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Thomas III de Savoie
Conte di Piemonte
(1252-82)


Other Titles and Honours

Comte de Maurienne, 1259-82†[1]

Seigneur de Bugey[2]
Seigneur de Valromey[2]
Seigneur de Pierre-Châtel[2]
Seigneur de Seyssel[2]
Seigneur de Montfalcon[2]

Main Events

Thomas, along with his brother Amédée, had been taken hostage at the time of his father's captivity at Asti in 1257, and was released through the influence of his mother's family, the Fieschi. He acquired Pinerolo by 1272.
In 1280, he captured William VII, Marquis of Montferrat, and made him his prisoner. That year, William paid for his freedom by ceding to him Turin, Collegno, Grugliasco and other towns. Thomas claimed Turin as part of the heritage of his forefathers, and through these questionable means, he re-asserted the rights of his family over it, and it remained a permanen possession of the house of Savoy. He was expecting to inherit the other dominions of Savoy after the death of his uncle Count Philippe, but Thomas himself died before him.[3]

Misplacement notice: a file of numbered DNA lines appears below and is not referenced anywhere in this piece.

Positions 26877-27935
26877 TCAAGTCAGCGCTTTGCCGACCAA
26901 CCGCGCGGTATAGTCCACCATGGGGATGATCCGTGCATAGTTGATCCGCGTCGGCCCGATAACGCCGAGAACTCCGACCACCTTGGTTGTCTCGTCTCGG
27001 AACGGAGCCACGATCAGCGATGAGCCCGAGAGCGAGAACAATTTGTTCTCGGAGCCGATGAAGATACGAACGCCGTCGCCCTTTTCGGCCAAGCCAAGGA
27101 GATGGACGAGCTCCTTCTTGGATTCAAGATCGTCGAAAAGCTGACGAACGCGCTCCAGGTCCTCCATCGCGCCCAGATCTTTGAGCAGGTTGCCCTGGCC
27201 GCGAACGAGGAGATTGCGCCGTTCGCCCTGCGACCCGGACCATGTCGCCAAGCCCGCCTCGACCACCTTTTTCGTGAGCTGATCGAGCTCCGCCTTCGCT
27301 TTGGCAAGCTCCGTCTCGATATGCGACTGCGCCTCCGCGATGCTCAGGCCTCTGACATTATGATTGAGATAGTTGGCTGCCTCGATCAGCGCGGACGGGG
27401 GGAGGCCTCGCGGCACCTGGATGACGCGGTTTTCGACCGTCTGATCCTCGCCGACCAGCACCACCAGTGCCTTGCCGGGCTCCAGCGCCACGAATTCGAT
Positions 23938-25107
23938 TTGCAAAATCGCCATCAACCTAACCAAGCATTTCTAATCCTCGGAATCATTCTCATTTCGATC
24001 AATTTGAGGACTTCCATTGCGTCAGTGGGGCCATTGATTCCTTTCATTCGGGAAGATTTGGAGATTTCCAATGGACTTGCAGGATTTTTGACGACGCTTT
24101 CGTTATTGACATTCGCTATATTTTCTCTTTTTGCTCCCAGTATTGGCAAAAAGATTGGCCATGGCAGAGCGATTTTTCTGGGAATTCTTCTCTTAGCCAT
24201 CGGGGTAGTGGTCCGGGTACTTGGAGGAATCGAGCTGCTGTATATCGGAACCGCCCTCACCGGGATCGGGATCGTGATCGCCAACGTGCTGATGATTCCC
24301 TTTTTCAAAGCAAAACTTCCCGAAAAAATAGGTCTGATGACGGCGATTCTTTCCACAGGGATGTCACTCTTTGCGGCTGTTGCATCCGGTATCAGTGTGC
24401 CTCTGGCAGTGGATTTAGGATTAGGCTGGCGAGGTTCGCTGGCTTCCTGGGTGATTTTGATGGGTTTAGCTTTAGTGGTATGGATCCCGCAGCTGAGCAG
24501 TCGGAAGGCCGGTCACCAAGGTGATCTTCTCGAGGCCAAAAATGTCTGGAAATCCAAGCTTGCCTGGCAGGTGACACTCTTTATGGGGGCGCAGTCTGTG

Place of death: San Ginesio[1]


 
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Sources

1. C. Cawley. Medieval Lands - A prosopography of medieval European noble and royal families. The Foundation for Medieval Genealogy. ©2018.

2. S. Guichenon. Histoire généalogique de la royale maison de Savoie, vol. 1. Turin: chez Jean-Michel Briolo, 1778.

3. A. Gallenga. History of Piedmont, vols 1 & 2. London: Chapman and Hall, 1855.
 

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